Brief Reports
Copyright ©The Author(s) 1999. Published by Baishideng Publishing Group Inc. All rights reserved.
World J Gastroenterol. Dec 15, 1999; 5(6): 547-549
Published online Dec 15, 1999. doi: 10.3748/wjg.v5.i6.547
HCV genotypes in hepatitis C patients and their clinical significances
Fen Huang, Gui-Zhen Zhao, Yeng Li
Fen Huang, Gui-Zhen Zhao, Yeng Li, The Department of Infectious Diseases, The Second Affiliated Hospital of China Medical University, Shenyang 110003, Liaoning Province, China
Fen Huang, female, born in 1962-10-06 in Shenyang, Liaoning Province, Han nationality, graduated from China Medical University in 1985 and got master degree from CMU in 1991, now Associated Professor, majoring in pathogene sis and therapy of viral hepatitis, having 20 papers published.
Author contributions: All authors contributed equally to the work.
Correspondence to: Dr. Fen Huang, Department of Infectious Diseases, The Second Affiliated Hospital of China Medical University, 36 block 1, San Hao Street, He-Ping District, Shenyang, Liaoning, 110003, China
Telephone: +86-24-23893501-961 Fax: +86-24-23892617
Received: July 3, 1999
Revised: August 15, 1999
Accepted: September 18, 1999
Published online: December 15, 1999

Abstract
Key Words: hepatitis C, hepatitis C virus, genotyping



INTRODUCTION

It has been discovered that hepatitis C virus (HCV) presents considerable nucleotide variation and has many genotypes. At least twelve, 5 of which prevalent, i.e.: I/1a, II/1b, III/2a, IV/2b, and V/3a types. The different genotypes of HCV may possess some retationship with regional distribution, clinical manifestation, response to treatment and prognosis of HCV infection, thus to study the genotypes of HCV further in different areas is of practical value. We detected HCV genotypes in 94 patients with hepatitis C and in 6 patients with primary hepatocarcinoma by PCR assay with four kinds of type-specific primers with a view to study the distribution of HCV genotypes in hepatitis C in Shenyang area and their clinical significances.

MATERIALS AND METHODS
Patients

One hundred serum samples with positive anti-HCV and HCV RNA were received from patients who were in clinic or in ward of our department from July 1993-June 1996. Among the 94 patients with hepatitis C, there were 9 acute hepatitis, 73 chronic hepatitis (50 mild degree, 14 moderate and 9 severe ones), 12 active posthepatitic cirrhosis. Mean age 38.8 years ± 15.6 years, male 77 and female 17. Forty-nine of them (52.1%) had history of blood or blood product transfusion. Superinfection or coinfection with B hepatitis was excluded, 2 cirrhosis were confirmed pathologically after operation. Six patients with primary hepatocarcin oma were diagnosed by serum AFP, B -ultrasound, CT and MRI. One had surgical biopsy.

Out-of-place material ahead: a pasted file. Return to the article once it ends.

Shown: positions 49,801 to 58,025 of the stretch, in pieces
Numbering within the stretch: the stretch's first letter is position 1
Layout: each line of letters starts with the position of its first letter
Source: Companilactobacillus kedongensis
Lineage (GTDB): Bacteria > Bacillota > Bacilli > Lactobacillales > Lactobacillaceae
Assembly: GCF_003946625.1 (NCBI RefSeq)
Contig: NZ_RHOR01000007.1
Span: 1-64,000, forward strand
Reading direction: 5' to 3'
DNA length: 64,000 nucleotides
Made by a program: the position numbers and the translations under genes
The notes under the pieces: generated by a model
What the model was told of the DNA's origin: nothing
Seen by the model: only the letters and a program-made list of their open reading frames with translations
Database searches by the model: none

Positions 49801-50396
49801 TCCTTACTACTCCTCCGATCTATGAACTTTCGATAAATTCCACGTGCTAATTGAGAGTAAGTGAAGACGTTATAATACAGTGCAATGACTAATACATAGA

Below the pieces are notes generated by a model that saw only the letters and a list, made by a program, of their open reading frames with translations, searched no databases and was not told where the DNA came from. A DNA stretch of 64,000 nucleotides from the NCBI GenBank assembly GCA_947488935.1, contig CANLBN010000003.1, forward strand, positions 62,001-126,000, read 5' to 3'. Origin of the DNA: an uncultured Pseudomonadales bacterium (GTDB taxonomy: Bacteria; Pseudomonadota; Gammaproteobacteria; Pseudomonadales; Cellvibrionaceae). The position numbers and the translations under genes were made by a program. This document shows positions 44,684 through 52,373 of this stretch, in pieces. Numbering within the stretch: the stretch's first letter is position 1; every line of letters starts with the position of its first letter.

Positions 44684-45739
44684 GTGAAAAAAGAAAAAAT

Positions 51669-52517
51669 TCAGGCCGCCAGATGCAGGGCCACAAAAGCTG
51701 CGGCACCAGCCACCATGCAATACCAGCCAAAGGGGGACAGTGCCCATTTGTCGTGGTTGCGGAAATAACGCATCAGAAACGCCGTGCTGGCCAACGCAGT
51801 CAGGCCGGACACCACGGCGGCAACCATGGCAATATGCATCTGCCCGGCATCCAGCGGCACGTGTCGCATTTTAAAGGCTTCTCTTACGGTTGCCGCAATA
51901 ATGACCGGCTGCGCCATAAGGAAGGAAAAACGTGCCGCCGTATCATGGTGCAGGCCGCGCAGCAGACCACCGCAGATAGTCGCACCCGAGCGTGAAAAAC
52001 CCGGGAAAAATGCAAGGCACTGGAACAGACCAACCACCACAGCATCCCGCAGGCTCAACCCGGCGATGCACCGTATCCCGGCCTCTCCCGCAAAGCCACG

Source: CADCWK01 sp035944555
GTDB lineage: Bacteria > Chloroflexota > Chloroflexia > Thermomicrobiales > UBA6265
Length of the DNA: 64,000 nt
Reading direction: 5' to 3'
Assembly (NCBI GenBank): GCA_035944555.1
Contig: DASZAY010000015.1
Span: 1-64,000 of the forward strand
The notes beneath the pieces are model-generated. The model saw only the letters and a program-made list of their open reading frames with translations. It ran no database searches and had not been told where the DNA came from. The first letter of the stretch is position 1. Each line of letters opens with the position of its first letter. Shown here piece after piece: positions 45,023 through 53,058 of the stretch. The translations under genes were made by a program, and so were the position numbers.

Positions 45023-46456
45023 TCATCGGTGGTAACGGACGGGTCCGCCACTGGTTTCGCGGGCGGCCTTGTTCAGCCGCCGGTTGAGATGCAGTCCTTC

HCV genotyping primers

HCV genotyping primers in core region were synthesized by the Bioengineering Research Center in Shanghai of Chinese Academy of Sciences.The nucleotide sequences of primers were as follows: u-niversal primers: P1 sense 5’CGCGCGACTAGGAAGACTTC3’ (nt 139-158); P2 antisense 5’ATGTACCCCATGAGGTCGCT3’ ( nt 391-410 ), type specific primers: P3 sense 5’AGGAAGACTTCCGAGCGGTC3’ (nt 148-167); P4 anti-sense 5’TGCCTTGGGGATAGGCTGAC3’ (nt 185-204) (HCV-I); P5 antisense 5’GAGCCATCCTGCCCACCCCA3’ (nt 2 72-291) (HCV-II); P6 antisense 5’CCAAGAGGGACGGGAACCTC3’ (nt 302-321) (HCV-III); P7 antisense 5’ ACCCTCGTTTCCGTACAGAG 3’ ( nt 251-270 ) (HCV-IV).

Methods

Serum HCV RNA was extracted using one-step method of guanidinium thiocyanate. For detecting HCV genotypes, Okamoto’s[1] method was used but modified. Major procedures were: (1) reverse transcription and first PCR amplification: in extracted RNA, we added 5 units of avian myeloblastosis virus reverse transcript ase (AMV-RT) (Promega), 20 units of inhibitor of RNAase (RNasin) (Promega), 2 U Taq enzyme (Promega), 2 mM dNTP 3 μL, 10 × AMV- RT buffer 3 μL and universal primers ( P1, P2 ) 0.8 μmol/L. Total volume was 30 μL.After reverse transcription at 42 °C for 20 min, first PCR was performed for 35 cycles. Each cycle included denaturation at 94 °C for 1 min, annealing at 55 °C for 1.5 min and extension at 72 °C for 2 min. (2) The second PCR amplification: in 5 μL products of the first PCR, we added 3 μL 10 × AMV-RT buffer, 2 mM dNTP 3 μL, 2 U Taq enzyme and 0.8 μmol/L of type-specific primers (P3, P4,5,6,7). Total volume was 30 μL. PCR conditions were: denaturation at 94 °C for 1 min, annealing at 60 °C for 1 min, extension at 72 °C 1.5 min, for 30 cycles, then another extension at 72 °C for 5 min. In every amplification, positive control of HCV RNA serum and negative control of normal blood sample were provided. (3) Ten microliters products of the second PCR were subjected to electrophoresis on 6% polyacrylamide gel, stained with ethidium bromide, and observed under ultraviolet ray. Each HCV genotype was characterized by different nucleotide lengths: 57 bp for type I, 144 bp for type II, 174 bp for type III and 1.23 bp for type IV.